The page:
Leg pain was assessed using a Visual Analog Scale (7). The scale was a 100 mm evenly divided plain line with two end points of “no pain at all” and “worst imaginable pain”. The degree of pain was determined as the length of the line. Patients completed the pain score on the day discharge or 7 days postoperation (8).
Evaluation of graft patency
The coronary multidetector computed tomography angiogram (CCTA) was performed 1-year after operation regardless of angina based on the patient’s consent or when the postoperation patient wanted. Some patients underwent this examination before 1-year postoperation because of recurrence of angina. One physician reviewed all the CCTA scans no matter the examination conducted in our Hospital or other hospital. Because the left internal mammary artery to the left anterior descending branch is adopted in all patients, and grafts to the right coronary artery have a worse patency rate. The SV grafts to the diagonal branch and left circumflex coronary artery (LCx), including all the obtuse marginal and ramus branches, were studied. Patency was defined as less than 70% stenosis and occlusion was defined as greater than 70% stenosis (9).
Continuous data were expressed as means ± standard deviation and compared using Student t-test or analysis of variance. If the continuous data were not normally distributed, quartile and Mann-Whitney U test were selected. Categorical data were expressed as percentages and compared with chi-square test. Fisher’s exact test was adopted when low rates existed. All P values were two sided, and P<0.05 was considered statistically significant. Statistical analyses were performed using SPSS version 20 (IBM SPSS Inc., Chicago, IL, USA).
Table 1 presented the baseline characteristics of the patients. It was a predominantly male (75%, 75/100) study cohort, with an average age of 58.2±8.0 years. The baseline characteristics of patients who underwent EVH were similar to those patients who underwent OVH. However, there were more patients with smoking history in EVH group (86% vs. 50%, P<0.01). In addition, the patients of EVH group had a higher left ventricular ejection fraction (59.7±5.1 vs. 57.3±6.7, P=0.04).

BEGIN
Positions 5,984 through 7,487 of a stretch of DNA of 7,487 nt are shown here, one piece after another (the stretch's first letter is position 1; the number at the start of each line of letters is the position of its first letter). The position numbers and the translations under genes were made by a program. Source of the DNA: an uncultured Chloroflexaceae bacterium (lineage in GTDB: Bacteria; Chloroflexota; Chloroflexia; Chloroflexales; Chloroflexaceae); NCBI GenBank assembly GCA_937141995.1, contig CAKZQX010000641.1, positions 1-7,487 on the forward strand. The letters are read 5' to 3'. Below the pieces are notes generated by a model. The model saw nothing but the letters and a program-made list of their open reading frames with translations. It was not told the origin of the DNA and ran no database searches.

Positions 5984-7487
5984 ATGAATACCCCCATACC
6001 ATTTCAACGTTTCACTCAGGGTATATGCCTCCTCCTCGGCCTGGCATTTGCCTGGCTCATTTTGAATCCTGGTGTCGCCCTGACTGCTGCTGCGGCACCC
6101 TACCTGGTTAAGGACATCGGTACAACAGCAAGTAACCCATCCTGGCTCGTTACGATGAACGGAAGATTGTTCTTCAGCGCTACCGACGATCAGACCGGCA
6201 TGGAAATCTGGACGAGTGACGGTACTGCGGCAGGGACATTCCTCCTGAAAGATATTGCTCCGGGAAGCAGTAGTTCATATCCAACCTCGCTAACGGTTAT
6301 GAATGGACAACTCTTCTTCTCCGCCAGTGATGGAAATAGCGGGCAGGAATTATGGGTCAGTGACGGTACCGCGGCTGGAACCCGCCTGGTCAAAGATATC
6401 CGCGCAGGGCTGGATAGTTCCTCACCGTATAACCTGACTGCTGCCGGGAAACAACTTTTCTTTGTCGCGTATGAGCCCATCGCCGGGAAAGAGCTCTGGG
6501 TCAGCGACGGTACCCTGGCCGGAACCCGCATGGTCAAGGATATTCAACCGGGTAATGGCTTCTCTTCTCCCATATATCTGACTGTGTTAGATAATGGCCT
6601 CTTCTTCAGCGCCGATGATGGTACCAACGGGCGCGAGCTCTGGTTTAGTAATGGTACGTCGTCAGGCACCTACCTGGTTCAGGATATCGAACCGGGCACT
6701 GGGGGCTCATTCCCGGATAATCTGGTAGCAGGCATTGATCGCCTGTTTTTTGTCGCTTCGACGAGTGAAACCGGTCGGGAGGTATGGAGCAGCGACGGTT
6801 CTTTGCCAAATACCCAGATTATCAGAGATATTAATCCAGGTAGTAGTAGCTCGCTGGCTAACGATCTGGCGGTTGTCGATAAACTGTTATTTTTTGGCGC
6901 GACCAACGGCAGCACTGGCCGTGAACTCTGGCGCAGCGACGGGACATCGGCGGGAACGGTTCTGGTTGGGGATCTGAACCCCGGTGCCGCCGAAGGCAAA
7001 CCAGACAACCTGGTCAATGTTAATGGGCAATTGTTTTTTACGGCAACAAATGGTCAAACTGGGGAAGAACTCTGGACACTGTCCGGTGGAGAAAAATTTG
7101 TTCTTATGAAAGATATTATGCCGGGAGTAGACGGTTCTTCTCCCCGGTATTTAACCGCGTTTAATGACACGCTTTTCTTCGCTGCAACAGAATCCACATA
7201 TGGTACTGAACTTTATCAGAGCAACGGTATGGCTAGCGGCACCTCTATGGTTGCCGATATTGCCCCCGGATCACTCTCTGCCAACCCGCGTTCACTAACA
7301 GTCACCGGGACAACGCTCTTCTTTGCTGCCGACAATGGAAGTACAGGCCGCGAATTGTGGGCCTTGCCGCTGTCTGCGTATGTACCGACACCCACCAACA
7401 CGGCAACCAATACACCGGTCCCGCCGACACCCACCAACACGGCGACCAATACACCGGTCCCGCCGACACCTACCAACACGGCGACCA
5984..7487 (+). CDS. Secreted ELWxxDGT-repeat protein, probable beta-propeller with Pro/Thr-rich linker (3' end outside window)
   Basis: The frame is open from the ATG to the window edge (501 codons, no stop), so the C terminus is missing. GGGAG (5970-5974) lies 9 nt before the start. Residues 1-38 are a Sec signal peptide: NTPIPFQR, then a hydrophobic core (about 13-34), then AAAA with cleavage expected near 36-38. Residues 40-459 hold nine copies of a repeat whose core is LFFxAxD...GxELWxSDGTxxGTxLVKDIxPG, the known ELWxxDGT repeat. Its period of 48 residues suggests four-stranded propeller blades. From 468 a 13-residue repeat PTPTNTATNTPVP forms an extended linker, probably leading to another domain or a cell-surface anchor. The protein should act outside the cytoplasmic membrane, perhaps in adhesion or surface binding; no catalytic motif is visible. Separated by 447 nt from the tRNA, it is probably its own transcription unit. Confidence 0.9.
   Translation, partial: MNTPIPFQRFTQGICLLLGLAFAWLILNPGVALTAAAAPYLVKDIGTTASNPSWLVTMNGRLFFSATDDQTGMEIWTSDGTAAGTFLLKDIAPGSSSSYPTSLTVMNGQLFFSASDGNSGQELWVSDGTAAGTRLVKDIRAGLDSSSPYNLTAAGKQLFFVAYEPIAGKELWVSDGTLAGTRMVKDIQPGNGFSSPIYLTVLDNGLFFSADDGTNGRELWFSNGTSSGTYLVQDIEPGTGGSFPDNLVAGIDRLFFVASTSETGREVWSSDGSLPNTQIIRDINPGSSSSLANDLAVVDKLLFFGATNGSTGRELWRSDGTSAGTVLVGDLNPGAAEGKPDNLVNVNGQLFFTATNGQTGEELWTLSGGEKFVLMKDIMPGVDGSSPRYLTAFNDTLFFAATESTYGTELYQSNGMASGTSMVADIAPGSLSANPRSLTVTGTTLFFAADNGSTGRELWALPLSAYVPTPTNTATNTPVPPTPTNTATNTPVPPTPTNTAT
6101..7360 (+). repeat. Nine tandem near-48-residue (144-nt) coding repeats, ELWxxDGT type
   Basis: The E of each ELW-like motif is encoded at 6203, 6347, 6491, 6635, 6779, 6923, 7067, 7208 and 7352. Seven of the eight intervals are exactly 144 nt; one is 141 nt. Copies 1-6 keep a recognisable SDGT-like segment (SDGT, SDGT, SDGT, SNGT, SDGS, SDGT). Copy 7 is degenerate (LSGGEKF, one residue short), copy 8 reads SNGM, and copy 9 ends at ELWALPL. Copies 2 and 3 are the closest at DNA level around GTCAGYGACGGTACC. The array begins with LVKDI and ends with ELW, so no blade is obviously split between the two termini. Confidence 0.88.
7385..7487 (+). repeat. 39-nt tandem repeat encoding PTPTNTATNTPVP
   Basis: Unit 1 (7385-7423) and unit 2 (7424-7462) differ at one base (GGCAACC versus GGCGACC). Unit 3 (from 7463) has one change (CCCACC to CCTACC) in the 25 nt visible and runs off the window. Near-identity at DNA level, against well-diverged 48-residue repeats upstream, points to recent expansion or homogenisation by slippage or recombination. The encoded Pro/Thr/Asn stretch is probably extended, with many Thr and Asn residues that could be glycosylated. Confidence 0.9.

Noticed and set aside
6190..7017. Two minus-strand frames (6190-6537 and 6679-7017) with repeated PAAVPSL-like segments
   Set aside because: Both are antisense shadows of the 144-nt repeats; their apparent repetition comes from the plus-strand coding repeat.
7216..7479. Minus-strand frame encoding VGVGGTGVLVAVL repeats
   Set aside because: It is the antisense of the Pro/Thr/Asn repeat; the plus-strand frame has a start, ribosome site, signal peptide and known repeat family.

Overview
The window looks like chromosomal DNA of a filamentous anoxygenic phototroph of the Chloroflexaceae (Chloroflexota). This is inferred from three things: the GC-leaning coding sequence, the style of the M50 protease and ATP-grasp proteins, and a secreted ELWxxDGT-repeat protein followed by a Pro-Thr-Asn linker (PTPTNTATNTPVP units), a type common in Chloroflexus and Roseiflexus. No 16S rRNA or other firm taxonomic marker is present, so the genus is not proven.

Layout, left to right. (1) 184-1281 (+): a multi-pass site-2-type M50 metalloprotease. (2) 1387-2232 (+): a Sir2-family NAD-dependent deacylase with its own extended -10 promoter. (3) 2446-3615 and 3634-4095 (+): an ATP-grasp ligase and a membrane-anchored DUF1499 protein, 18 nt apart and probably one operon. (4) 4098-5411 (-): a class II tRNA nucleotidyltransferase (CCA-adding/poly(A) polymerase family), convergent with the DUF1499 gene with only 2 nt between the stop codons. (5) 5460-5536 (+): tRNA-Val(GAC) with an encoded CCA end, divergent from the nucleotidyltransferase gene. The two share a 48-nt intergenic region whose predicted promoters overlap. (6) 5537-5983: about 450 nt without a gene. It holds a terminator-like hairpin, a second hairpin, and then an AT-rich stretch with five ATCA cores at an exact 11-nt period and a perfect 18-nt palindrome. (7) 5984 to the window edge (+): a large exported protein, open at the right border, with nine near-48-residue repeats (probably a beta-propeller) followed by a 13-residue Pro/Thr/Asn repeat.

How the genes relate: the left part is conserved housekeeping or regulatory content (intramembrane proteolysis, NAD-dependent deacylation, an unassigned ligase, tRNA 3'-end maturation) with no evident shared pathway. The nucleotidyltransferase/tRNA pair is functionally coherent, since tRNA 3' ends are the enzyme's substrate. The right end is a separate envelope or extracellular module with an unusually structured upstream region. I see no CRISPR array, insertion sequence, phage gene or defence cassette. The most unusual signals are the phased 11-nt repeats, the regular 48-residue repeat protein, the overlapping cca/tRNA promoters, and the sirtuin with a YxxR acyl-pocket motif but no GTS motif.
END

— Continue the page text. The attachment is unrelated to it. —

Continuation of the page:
Vein harvesting variables and the continuity of SV endothelium
SV were sufficiently isolated for all scheming grafts in all the cases and no patient crossed over from EVH to OVH during the surgery. The mean harvest times of OVH (49, 41–53 minutes) group were longer than those of EVH (29, 26–35 minutes) group (P<0.01). The endothelial integrity in specimens taken before distension in EVH (81.1%±6.11%) group was similar to that of OVH (80.8%±6.58%) group (P=0.83). The results were the same after distension (EVH: 70.7%±9.73%; OVH: 68.3%±9.60%; P=0.22) (Figure 1). But a significant difference was found between the endothelium continuity before and after distending the SV (P<0.01). Even according to the harvesting method, distension still seemed to be an important factor for endothelium injury (Table 2).
Pain assessment and wound complications
The leg pain assessed on day 7 of postoperation was significantly milder in patients of EVH group compared with patients of OVH group (1.16±0.76 vs. 2.50±0.91, P<0.01). At 3-months, the pain score at the leg wound of all the patients was no more than 1 and more patients had numbness in the OVH group (20% in OVH vs. 6.1% in EVH, P=0.04). There were 4 patients with wound complications in the OVH group. Three wound complications occurred during the first week after operation, and the other had surgical wound that was poorly healed and dehiscence 32 days after operation. Ecchymosis extending 5mm or more from the line of incision was much often seen in patients in the OVH group (26% in OVH vs. 4% in EVH, P<0.01) (Figure 2).
Table 3 presented the follow-up results. Ninety-nine patients (49 in the EVH group, and all 50 patients in the OVH group) accepted our questionnaire in the outpatient clinic or by telephone about 1 year after operation. Of the 99 patients, no death was found. There were no myocardial infarction (MI) or repeat revascularization reported during the follow-up period. Recurrence of angina was complained by five patients, 3 (6.1%, 3/49) in the EVH group and 2 (4%, 2/50) in the OVH group (P=0.98). There were 84 (43 in EVH and 41 in OVH) patients who took the MSCTA examination postoperation. The vein grafts of 5 (11.6%) patients in the EVH group to the left coronary artery were classified as occluded. While in the OVH group, 4 (9.8%) patients had their vein grafts to the left coronary artery occluded (Figure 3). No significant differences were found in the patency rate of vein-grafts among patients who underwent EVH and patients who underwent OVH (P=1).